Jewish World Review Dec. 2, 2005 / 1 Kislev, 5766

Progress in the Mideast

By Charles Krauthammer


Printer Friendly Version

Email this article

Peace without treaties


http://www.JewishWorldReview.com | Because we Americans tend to gauge Middle East success by White House signing ceremonies complete with dignitaries, three-way handshakes and pages of treaty provisions, no one seems to have noticed how, in the absence of any of that, there has been amazing recent progress in defusing the Arab-Israeli dispute.


First, the more than four-year-long intifada, which left more than 1,000 Israelis and 3,000 Palestinians dead, is over. And better than that, defeated. There's no great Palestinian constituency for starting another one. In Israel, tourism is back, the economy has recovered to pre-intifada levels, and the coffee shops and malls are full again.


Second, the Gaza withdrawal was a success. On the Israeli side, it was accomplished with remarkable speed and without any of the great social upheaval and civil strife that had been predicted. As for the Palestinians, without any fanfare whatsoever, their first-ever state has just been born. They have political independence for 1.3 million of their people, sovereignty over all of Gaza and, for the first time, a border to the outside world (the Rafah crossing to Egypt) that they control.


Third, on both sides of the Israeli-Palestinian line, vigorous electoral campaigns are underway. Prime Minister Ariel Sharon has abandoned Likud, established a new centrist party that leads all others in the polls, effectively marginalized those remaining Israelis who want to hold on forever to all the territories, and set Israel on a path to a modest and attainable territorial solution to the century-old conflict.


As a result, Israel's regional isolation is easing, as Islamic countries from Pakistan to Qatar to Morocco openly extend or intensify relations, while anti-Israel rejectionists such as Syria and Hezbollah are isolated and even condemned by name in the U.N. Security Council.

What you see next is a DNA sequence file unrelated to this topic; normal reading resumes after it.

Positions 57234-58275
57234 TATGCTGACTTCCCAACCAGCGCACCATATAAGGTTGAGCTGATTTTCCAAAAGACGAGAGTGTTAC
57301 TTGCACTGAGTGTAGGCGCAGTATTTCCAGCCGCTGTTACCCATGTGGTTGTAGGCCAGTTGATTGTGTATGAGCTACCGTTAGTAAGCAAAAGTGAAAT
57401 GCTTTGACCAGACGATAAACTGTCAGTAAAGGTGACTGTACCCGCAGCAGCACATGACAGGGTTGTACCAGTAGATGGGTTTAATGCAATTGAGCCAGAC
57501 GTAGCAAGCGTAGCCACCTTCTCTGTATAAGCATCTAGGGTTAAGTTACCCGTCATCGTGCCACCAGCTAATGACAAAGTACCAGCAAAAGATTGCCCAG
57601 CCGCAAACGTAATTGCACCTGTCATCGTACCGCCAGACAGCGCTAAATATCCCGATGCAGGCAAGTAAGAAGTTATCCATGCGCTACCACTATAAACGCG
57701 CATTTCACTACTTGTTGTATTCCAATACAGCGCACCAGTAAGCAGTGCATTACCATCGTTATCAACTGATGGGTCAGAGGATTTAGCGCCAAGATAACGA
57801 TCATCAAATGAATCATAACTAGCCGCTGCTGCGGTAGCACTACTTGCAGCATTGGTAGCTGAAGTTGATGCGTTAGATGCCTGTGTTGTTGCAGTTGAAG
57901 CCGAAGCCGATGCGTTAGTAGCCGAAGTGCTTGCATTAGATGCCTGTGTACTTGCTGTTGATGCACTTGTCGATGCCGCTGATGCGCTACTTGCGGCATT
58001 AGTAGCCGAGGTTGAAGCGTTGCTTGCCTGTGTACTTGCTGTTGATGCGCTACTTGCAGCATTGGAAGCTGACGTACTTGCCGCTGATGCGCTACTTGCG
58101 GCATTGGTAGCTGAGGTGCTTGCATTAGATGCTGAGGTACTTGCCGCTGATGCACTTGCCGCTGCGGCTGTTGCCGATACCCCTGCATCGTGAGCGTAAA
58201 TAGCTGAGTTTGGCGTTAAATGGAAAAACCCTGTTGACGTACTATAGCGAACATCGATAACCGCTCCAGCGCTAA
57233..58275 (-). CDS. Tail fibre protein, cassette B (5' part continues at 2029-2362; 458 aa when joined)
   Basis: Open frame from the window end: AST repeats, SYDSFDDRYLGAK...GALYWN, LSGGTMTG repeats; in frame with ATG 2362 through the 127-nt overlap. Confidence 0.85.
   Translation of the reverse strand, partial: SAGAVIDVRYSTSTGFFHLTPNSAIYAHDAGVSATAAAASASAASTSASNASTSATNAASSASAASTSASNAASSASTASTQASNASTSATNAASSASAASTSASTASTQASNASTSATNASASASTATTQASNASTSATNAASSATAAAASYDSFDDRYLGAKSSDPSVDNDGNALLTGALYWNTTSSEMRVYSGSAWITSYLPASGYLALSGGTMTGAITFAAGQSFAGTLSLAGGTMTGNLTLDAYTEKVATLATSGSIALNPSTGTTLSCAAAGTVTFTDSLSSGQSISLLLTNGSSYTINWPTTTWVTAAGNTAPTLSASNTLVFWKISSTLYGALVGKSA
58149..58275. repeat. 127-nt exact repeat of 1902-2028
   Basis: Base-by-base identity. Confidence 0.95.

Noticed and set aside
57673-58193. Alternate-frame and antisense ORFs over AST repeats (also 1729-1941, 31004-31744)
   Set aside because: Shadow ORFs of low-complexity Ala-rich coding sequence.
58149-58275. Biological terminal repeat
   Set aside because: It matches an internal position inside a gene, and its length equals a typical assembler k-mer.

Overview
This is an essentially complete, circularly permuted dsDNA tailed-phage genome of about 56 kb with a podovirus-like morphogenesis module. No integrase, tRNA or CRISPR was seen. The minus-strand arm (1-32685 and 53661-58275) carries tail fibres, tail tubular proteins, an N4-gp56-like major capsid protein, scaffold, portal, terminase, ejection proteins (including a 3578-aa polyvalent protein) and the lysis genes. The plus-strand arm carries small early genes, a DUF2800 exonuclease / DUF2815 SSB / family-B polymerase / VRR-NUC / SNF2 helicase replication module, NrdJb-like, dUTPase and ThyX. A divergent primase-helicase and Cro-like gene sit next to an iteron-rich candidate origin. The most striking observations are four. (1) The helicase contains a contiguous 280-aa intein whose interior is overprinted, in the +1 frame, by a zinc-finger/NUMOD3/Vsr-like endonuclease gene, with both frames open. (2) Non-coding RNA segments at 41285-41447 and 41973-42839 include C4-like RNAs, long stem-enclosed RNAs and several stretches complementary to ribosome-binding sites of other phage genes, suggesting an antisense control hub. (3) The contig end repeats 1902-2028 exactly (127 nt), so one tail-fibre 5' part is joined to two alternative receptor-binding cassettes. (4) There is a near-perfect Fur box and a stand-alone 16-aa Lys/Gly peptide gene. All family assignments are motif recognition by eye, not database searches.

How did this come about? Israeli unilateralism and Palestinian maturation.


After a year and a half of unparalleled terror, culminating with the Passover massacre of 2002, the Israelis finally decided that they had to give up the illusion of a Palestinian peace partner and take things into their own hands. They did. Israel reoccupied the West Bank cities it had ceded to Yasser Arafat, who had used them as havens of terrorism; began an extremely effective campaign of targeted assassinations of terrorist leaders that ultimately induced their successors to declare a truce with Israel; and, most important, decided to unilaterally draw the border between Israel and Palestine.


Gaza is now 100 percent Palestinian. The security fence Israel is building in the West Bank will, in effect, create a second Palestinian sovereignty on 92 percent of that territory. Everyone knows what that fence means. Israelis on the Palestinian side of the fence will ultimately leave one way or the other. And, in a final settlement — if and when the Palestinians ever decide to make their peace with a Jewish state — that remaining 8 percent could be exchanged for pieces of Israel transferred to Palestine.


The other great watershed has been the maturation of the Palestinian national movement. Arafat was a revolutionary who disdained nation-building. Revolutionaries destroy the old order. His mission was to destroy Israel. Which is why, to the consternation of his Western admirers, in 10 years he built not a single schoolhouse, hospital or road in the territory he controlled. Instead, he built a dozen private militias and a state propaganda machine designed to poison the new generation against Israel. Now that he is gone, the Palestinian cause can begin the demystification from revolution to nation-building.


The other demystification was Gaza. The Gaza Palestinians have just received exactly what they wished for: self-government, borders, openings to the outside world and an absence of any Jews. As a result, however, they are now faced with the distinctly unromantic task of creating their new state. It's not that many Gazans would not like to continue the romance of revolutionary terrorism and jihad. But they no longer have the means. The separation fence makes it almost impossible to launch attacks into Israel. And rockets launched into Israeli towns are met by retaliatory Israeli artillery barrages that make the rocketeers rather unpopular at home. A similar equilibrium will be achieved on the West Bank when the fence is completed next year.


Sharon represents the majority of Israelis bent on achieving that equilibrium. It will not only bring stability and relative peace, but it also offers the contours of an ultimate settlement. That's why even old regional antagonists see the promise of this moment — all achieved, mind you, without a single Rose Garden ceremony.

Every weekday JewishWorldReview.com publishes what many in Washington and the media consider "must-reading". Sign up for our daily update. It's free. Just click here.


Comment on Charles Krauthammer's column by clicking here.

Up

Archives

© 2005, WPWG